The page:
'We need to support these people that put a smile on strangers' faces,' Mandel said during Laugh Aid, a live charity event for comics affected by the coronavirus pandemic.
Amid the coronavirus pandemic, a few laughs could do the world good — and comedians including Adam Sandler, Howie Mandel, Whitney Cummings and more are offering just that during the Laugh Aid livestream.
The six-hour charity event began Saturday afternoon, focused on gathering donations for Comedy Gives Back's COVID-19 Emergency Relief Fund that aims to assist comedians struggling during the virus crisis. Over $300,000 has been raised and donations can be given at cc.com/laughaid.
Howie Mandel, one of many hosts for the event, stressed that 'we need laughter... laughter is, as everybody says, the best medicine' and that Laugh Aid will be a huge support to out-of-work comics. 'We need to support these people that put a smile on strangers' faces.'
Iliza Shlesinger appeared with chef husband Noah Galuten to cook a hearty quarantine meal, sourkraut and beans, while joking that the the stream of comedians on webcams looked like 'a bunch of moms trying to broadcast.'
Bob Saget and Whitney Cummings, who also helped with hosting duties, mentioned how interesting Laugh Aid had been in terms of looking into famous comedian homes — especially Mandel's. 'My favorite part of the show was how Howie Mandel was trying to find the shittiest part of his house to look relatable,' Cummings quipped.
During Drew Carey's appearance, the Whose Line Is It Anyway? host taught improvisational games to Cummings, saying they could offer entertainment for those quarantined at home. Cummings, sarcastically unsure of her skill, said 'I'm afraid I'm about to set women back 80 years.'
Cummings, joined by Bert Kreischer with six feet of distance between them, also checked in with Adam Sandler, who said he has been spending his quarantined time staying up until early in the morning with his two children.
Laugh Aid is set to stream for six hours on Saturday through Twitch, Twitter, Comedy Central's YouTube channel, Facebook, and the Laugh Lounge app. An audio version will be available afterward on Spotify and SiriusXM.
The livestream will also feature Bill Burr, Marc Maron, David Spade, Dane Cook, Jim Gaffigan, Patton Oswalt, Ray Romano, Jeff Ross, Anthony Jeselnik, Tom Papa, Amanda Seales, Jessica Kirson, The Sklar Brothers, Bert Kreischer, Big Jay Oakerson, Dan Soder and more.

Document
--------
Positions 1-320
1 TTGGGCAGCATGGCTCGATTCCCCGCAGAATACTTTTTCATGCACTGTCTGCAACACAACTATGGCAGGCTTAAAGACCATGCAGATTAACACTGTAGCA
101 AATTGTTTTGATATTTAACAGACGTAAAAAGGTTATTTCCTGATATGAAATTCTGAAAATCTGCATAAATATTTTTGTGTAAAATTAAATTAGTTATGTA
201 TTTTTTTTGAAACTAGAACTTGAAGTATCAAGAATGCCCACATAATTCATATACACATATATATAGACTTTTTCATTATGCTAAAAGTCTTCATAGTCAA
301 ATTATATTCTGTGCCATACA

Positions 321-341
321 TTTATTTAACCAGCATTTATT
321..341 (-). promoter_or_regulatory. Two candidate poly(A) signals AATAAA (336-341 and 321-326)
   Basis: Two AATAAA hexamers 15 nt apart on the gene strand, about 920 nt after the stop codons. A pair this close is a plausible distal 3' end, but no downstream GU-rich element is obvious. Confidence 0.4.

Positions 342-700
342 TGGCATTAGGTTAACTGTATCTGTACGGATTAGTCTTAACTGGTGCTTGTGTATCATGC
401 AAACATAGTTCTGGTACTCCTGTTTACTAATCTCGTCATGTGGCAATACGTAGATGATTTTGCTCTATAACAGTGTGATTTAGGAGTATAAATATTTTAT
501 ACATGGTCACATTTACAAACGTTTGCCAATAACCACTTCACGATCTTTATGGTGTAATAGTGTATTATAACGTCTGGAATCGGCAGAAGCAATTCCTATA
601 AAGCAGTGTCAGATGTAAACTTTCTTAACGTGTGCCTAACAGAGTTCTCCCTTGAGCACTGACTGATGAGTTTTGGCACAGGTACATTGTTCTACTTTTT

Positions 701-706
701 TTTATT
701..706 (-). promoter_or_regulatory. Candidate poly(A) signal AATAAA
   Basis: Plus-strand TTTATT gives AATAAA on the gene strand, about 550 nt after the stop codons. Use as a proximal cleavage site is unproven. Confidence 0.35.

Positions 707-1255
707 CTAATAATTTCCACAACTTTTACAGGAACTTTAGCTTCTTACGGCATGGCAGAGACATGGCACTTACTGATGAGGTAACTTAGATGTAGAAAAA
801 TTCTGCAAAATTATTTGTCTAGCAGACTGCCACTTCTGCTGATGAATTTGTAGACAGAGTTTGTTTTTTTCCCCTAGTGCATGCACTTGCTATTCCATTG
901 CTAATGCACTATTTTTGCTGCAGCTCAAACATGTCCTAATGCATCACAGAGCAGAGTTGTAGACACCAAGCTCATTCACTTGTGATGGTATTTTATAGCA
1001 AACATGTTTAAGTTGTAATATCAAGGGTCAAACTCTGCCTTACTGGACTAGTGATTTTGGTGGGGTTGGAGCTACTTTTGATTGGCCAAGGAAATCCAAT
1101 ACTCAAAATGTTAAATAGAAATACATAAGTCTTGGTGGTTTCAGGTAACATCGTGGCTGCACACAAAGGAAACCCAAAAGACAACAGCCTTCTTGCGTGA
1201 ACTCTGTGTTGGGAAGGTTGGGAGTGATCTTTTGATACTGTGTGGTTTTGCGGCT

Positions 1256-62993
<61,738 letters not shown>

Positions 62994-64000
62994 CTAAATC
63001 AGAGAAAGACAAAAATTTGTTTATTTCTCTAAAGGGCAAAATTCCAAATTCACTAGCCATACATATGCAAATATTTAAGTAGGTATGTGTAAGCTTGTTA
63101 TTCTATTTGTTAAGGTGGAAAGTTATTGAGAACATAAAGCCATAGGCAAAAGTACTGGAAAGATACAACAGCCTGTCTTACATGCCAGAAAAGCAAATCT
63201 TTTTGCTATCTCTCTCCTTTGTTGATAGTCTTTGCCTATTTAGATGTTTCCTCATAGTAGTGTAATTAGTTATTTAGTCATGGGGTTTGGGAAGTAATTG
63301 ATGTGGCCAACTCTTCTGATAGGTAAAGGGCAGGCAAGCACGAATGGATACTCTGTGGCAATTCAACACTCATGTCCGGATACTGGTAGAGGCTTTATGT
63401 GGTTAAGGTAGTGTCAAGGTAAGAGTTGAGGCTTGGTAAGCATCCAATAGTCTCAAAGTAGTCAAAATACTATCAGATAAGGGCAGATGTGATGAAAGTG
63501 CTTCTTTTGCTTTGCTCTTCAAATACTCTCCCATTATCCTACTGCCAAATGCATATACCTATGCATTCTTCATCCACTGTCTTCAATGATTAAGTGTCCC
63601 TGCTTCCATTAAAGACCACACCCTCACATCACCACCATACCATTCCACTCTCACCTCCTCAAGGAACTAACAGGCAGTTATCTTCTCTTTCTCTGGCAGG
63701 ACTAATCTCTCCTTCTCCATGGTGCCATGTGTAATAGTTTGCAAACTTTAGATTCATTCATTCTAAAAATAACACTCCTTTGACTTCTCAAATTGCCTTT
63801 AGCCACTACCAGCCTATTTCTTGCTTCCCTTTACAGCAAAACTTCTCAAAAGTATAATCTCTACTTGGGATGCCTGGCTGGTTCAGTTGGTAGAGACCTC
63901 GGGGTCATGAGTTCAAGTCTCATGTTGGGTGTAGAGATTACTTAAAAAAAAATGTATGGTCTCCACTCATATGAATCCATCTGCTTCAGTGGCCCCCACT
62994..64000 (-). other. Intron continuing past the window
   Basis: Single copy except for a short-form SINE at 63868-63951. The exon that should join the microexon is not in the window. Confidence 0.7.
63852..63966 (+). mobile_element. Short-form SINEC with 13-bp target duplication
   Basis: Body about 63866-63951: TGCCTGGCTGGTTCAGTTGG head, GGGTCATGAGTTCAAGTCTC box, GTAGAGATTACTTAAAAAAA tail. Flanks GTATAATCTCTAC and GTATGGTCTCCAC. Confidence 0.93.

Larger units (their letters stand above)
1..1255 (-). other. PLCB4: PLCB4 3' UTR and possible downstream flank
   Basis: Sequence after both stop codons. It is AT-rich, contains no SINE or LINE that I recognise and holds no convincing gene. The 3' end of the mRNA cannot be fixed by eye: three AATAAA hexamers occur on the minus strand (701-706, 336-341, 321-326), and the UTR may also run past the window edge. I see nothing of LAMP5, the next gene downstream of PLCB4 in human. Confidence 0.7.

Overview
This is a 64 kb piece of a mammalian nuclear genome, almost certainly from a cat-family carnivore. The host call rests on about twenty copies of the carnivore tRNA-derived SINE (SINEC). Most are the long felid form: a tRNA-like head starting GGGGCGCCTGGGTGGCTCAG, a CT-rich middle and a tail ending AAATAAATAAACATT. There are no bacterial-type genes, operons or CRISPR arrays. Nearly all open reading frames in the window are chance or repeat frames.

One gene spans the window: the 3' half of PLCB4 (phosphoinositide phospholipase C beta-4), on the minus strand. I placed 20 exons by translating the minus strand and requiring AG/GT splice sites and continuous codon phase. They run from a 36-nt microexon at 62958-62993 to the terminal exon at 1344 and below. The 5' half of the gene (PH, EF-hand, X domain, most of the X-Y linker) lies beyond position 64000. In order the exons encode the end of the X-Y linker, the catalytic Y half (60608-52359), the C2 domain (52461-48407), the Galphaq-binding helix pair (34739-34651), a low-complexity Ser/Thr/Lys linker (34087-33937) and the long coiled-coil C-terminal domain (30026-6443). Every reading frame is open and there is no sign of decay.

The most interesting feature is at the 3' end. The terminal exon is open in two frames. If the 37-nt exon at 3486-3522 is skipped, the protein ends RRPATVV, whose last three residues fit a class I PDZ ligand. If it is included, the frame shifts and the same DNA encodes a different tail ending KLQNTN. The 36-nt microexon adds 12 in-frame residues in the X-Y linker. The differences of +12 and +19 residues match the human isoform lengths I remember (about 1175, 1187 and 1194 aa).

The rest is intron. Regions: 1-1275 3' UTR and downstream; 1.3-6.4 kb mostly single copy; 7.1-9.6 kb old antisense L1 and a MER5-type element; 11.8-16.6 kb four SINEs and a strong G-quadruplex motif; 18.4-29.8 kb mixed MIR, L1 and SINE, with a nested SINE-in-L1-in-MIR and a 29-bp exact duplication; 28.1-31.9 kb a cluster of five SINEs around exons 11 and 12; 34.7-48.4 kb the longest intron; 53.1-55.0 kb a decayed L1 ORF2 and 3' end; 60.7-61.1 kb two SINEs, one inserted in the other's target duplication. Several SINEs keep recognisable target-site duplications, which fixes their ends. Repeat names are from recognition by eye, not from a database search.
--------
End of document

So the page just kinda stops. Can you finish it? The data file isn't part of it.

Watch Laugh Aid's livestream below.
Source: Hollywood Reporter
The Television Academy is adjusting the eligibility and voting deadlines for this year’s Primetime Emmy calendar in response to concerns made by TV communication executives and awards strategists in the current coronavirus climate.
The dates for the Creative Emmy Awards and Primetime Emmy shows remain unchanged respectively on Sept. 12-13 and Sept. 20, and will only be moved should state and national safety directives deem them to be, should the coronavirus worsen.
This morning’s big changes involve the entry deadline moving close to four weeks from May 11 to June 5, and the Phase one voting period jumping from June 15-29 to July 2-13 with the new nominations announcement date being July 28 instead of July 14. The Phase one period thus shrinks from 15 days to 12 days.
Phase 2 voting, which was originally set for Aug 17-31, will start slightly later, and shave off four days, now occurring between Aug. 21-31.
Also being extended is the eligibility date for hanging episodes for regular series and limited series, as the TV Academy takes into account production and programming delays. Now, all hanging episodes must broadcast or post on an accessible platform by June 30, instead of May 31. Both regular and limited series must still premiere by the end of this year’s eligibility date which remains May 31. A minimum of six episodes continues to be required for a show to be qualified in the series category. A limited series in its entirety must air or post on a platform before June 30, and if it doesn’t, then the limited series will qualify in the 2020-2021 Emmy year.